Something to bark about: Canadian-trained dog wins big prize in New York
TORONTO - In the dog show world, it's a prize worth barking about.
A canine trained in Canada beat out an American champ at what's called the Stanley Cup of dog shows and is already setting his sights on his next big win.
Ace, a sleek black cocker spaniel, surprised spectators when he took the "best in variety" title at the Westminister Kennel Club Show in New York City on Tuesday, triumphing over a competitor who was crowned the event's top dog last year.
Now, his Canadian handler is hoping the big prize will spur him on to break the record for the most "best-in-show" awards in his breed this year — he's won 21 such titles so far and the current record sits at 29.
"That's my personal goal for Ace this year," his handler Marlene Ness told The Canadian Press.
The two-year-old dog's most recent title is a significant one.
It was Ace's first time at the prestigious event held at New York's Madison Square Garden and his title pulled the rug out from under those who expected a competitor — another black cocker spaniel named Beckham — to win hands down.
"It's definitely the top of the list for accomplishments for Ace," said Ness, a Brantford, Ont., resident who handles Ace for his American owners.
"I didn't go there expecting to win. I just thought if I could go there and if Ace could perform well and he could make everybody happy ... we would be thrilled with that."
The awarding of the title itself was preceded by some tense moments.
Crowd favourite Beckham initially drew all the cheers, but fans sensing an upset later began yelling for Ace as a judge studied both dogs intently before making his choice.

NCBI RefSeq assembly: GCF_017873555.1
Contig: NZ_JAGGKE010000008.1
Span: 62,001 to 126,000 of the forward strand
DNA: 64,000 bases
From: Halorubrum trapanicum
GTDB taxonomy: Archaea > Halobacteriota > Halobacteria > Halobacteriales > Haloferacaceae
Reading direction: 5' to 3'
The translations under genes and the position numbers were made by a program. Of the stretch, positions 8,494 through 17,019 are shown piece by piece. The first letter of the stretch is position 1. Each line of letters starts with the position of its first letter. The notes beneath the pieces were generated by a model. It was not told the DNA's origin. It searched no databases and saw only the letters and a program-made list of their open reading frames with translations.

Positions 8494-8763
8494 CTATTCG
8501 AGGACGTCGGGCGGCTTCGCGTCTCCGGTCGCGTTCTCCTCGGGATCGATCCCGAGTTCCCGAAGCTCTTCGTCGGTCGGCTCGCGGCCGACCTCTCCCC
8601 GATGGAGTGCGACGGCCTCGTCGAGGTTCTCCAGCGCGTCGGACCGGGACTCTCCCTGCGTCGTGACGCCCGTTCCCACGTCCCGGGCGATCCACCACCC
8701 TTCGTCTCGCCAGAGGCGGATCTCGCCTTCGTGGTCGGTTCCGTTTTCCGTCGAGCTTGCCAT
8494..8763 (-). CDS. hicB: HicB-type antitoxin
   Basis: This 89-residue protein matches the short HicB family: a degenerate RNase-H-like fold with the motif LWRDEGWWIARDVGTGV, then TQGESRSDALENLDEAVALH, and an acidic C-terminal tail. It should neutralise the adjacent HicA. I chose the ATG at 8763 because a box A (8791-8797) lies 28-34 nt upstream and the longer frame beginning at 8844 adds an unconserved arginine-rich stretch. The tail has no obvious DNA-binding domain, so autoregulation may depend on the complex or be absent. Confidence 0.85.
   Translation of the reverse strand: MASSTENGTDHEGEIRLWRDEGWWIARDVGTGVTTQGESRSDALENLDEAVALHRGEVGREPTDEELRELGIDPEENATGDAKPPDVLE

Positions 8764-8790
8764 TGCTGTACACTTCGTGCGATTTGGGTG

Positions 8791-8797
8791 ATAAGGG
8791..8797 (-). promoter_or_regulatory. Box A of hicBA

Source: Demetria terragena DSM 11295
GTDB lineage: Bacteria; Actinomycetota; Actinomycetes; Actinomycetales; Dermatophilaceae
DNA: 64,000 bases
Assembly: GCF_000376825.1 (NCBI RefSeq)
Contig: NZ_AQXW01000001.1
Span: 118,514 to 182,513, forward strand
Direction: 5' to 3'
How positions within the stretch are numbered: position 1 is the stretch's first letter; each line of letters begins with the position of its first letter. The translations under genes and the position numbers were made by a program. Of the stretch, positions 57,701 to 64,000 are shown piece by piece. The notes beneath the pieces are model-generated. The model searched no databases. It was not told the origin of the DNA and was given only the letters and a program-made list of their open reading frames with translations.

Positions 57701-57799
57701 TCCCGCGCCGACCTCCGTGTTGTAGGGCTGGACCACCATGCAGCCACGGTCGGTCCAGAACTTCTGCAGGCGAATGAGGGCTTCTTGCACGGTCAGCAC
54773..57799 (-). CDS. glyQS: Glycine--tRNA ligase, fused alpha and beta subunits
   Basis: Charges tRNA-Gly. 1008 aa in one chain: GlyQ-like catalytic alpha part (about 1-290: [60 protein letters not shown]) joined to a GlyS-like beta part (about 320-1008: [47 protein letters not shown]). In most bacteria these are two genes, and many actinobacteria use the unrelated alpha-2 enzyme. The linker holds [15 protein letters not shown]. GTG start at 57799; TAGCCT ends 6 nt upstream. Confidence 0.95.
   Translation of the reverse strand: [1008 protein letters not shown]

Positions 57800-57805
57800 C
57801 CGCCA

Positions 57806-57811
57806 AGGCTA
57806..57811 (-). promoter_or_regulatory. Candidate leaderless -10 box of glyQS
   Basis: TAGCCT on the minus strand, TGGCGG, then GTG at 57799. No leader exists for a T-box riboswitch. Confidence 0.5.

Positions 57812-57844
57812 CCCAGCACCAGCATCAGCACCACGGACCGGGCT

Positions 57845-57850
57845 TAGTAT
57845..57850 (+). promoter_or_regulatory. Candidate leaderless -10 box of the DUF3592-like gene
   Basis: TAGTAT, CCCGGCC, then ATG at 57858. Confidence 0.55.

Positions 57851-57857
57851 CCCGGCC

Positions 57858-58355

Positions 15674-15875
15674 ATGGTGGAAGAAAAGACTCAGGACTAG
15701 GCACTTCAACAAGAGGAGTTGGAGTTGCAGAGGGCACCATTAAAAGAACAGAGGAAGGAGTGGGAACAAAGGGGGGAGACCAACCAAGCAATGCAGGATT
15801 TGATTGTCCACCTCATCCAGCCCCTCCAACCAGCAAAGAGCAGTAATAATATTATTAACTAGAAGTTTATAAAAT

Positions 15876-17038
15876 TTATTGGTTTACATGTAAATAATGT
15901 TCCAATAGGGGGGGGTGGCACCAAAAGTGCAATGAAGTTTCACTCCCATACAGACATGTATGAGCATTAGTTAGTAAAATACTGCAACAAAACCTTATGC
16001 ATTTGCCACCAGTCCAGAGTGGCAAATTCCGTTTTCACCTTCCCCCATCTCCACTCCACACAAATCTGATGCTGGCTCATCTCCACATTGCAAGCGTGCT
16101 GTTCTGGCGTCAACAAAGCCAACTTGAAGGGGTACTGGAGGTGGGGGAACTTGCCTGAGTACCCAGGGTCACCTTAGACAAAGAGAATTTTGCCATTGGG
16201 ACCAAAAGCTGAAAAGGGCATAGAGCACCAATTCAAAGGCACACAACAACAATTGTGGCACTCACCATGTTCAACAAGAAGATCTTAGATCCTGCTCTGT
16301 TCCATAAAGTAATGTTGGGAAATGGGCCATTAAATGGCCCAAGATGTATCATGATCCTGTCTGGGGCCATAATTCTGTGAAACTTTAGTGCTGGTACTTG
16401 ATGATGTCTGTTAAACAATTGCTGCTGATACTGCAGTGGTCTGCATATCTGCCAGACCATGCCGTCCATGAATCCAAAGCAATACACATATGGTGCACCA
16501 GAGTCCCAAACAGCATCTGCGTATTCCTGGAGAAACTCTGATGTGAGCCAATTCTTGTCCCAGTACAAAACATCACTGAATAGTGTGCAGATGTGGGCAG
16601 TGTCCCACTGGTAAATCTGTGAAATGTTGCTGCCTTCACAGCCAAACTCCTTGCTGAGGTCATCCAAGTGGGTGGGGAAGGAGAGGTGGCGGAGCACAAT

"It was very overwhelming," Ness said. "But on this day Ace was the judge's choice ... He just felt that Ace had a little bit more breed type than the other dogs."
The event's overall best-in-show prize this year went to a silver and white Pekingese named Malachy.
While Ace's win was a big one, the unflappable spaniel is no stranger to the dog show circuit.
Last year, he ranked eighth among all breeds in Canada and was shown for 25 weekends, which amounts to half the show year, said Ness.
With weekly baths, regular grooming and mandatory pre-show fluffings of his shiny coat, combined with plenty of time on the road, the life of a show dog can be a rigorous one. But Ace handles it with patience and aplomb, said Ness.
"He just goes with it," she said. "He's like a little person ... As long as he's around us, or he can see us, he's happy."
After a short rest, Ace will be back in the show ring later this week with an engagement in Markham, Ont.
For now though, he's kicking back to enjoy his recent win.
On a Facebook page where Ness takes on Ace's persona, his fans have been updated on the dog's latest win.
"My people tell me that was a very BIG thing," Ace's status update said. "But I was just happy to get my chicken and have all these people taking my picture...they always tell me I'm beautiful."